A Different View of Lorton Prison
Posted by Irma Clifton ,
Joe Harper lived in the Lorton Reformatory for ten years – hard time spent from 1954-1964 learning a trade, earning the respect of fellow inmates and guards and ultimately jumpstarting his life. A Different World
Harper grew up in the streets of D.C. with seven brothers and sisters. He ran away from home at an early age to avoid his abusive stepfather, and stole cars with buddies to make ends meet. Then, in 1954 he was caught, sentenced to four years and learned to live life on “The Hill”. Soon, the young man who had always shown an interest in electronics requested an assignment to the electrical shop.
“I got a lot of respect because I never got in trouble and I wasn’t a rat,” Harper said, adding that he finally had an opportunity to learn a trade.
Harper, who never drank or used drugs in prison, found the daily regimen of institutional life not difficult to follow. His hours were filled with work and teaching himself to play the trumpet. His experience as an electrician also prompted him to build sound equipment for the prison jazz band.
Without Lorton Prison, “I’d be dead,” Harper said.
First Release and Going Back
In 1958, Harper, who never had a visitor in jail, was released. But within six months, and without a support network or job, he was arrested again for car theft and sentenced to six years. Back he went to Lorton.
Back at the Reformatory, Harper’s supervisors were disappointed with him, and reassigned him to the electrical shop where he became the after-duty-hours and weekend electrician. That meant often working alone or with little, if any, supervision. It was during this stretch that he earned his GED and again filled his hours with productive activities.
Harper became the prison DJ and had a budget to purchase records which were played over the prisons radio system. He was also befriended by the prison chaplain, a jazz enthusiast, who organized the jazz festivals that brought the likes of Ella Fitzgerald, Count Basie, Nancy Wilson and Frank Sinatra to perform for the prisoners.
It was through this friendship with the prison priest that he decided to convert to Catholicism and was confirmed in the Catholic faith. During this sentence he later found out that his mother had died and no one had gotten word to him.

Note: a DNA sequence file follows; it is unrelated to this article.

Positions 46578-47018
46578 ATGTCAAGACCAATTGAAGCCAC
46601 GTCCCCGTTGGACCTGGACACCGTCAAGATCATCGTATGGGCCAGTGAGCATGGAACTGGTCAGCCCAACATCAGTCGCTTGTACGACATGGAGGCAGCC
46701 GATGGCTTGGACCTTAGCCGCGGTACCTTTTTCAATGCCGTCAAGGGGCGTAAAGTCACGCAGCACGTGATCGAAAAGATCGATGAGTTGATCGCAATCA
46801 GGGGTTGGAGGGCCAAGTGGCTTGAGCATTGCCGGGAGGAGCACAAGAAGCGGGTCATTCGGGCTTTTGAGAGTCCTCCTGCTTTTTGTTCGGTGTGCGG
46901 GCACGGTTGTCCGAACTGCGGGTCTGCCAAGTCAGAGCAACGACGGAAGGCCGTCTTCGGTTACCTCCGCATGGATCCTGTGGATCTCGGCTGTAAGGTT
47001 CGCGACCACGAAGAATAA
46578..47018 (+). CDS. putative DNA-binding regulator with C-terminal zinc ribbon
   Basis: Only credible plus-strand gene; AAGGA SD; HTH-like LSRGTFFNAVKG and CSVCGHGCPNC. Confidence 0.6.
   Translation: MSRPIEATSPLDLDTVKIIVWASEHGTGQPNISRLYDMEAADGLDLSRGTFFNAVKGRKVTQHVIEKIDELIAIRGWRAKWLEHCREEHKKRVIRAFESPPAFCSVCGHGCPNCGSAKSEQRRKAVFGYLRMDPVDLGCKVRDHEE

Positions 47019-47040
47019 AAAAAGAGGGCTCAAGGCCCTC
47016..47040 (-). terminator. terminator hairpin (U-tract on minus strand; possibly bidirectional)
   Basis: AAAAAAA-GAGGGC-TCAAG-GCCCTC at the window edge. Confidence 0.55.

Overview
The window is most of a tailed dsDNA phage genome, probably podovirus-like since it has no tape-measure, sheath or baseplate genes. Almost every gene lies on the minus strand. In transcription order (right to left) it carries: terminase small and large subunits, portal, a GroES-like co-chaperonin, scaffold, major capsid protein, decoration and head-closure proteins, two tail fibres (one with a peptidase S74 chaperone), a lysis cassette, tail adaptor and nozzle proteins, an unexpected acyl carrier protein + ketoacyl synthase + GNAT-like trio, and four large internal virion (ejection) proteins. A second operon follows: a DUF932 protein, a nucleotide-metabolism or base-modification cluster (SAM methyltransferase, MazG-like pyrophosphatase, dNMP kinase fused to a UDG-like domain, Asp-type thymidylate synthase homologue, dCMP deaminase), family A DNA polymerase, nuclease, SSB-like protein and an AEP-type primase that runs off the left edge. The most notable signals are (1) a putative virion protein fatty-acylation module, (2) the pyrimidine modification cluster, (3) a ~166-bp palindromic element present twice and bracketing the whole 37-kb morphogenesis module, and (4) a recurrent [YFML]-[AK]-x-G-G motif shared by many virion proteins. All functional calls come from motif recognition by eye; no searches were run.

Music became a big part of Harper’s life and he spent hours practicing with the prison band. At times the band was scheduled to play for employee dances and often entertained at parties held by staff. Harper also developed an interest in photography and snapped photos of celebrities who appeared at the many jazz festivals held at the prison.
A Second Chance
One of Harpers supervisors asked what he intended to do when he was released and if he had a job lined up. Unbeknownst to Harper, he had been recommend for meritorious good time which reduced his sentence by several months. The supervisor knew someone who was looking for an electrician and would be glad to recommend Harper.
“I didn’t even know the day that I was going home,” he said.
Harper was hired by one of only two African American electrical contractors operating in Washington, DC. He stayed with that company for two years, and then worked for drugstore chain Drug Fair for eight years until they went out of business. He then took a job with the DC Government at DC General Hospital and worked there until his retirement in 1995.
At DC General, “When I interviewed with them, I said, ‘I need six weeks vacation a year. I need to get out,'” Harper said.
Harper and his family took his trailer on extended jaunts across the country and into Mexico and Canada. He has visited every state except four, South and North Dakota, Wyoming and Montana.
Today, Joe Harper lives a quiet life near Fredericksburg, Virginia. He credits his time behind bars for making him a better, more responsible person. Truly the Lorton prison that Joe Harper knew is not the facility the community is now only too happy to forget. But to give credit where it is due, surely there must be others like Joe Harper out there who look back acknowledge that if not for Lorton, they would have perished.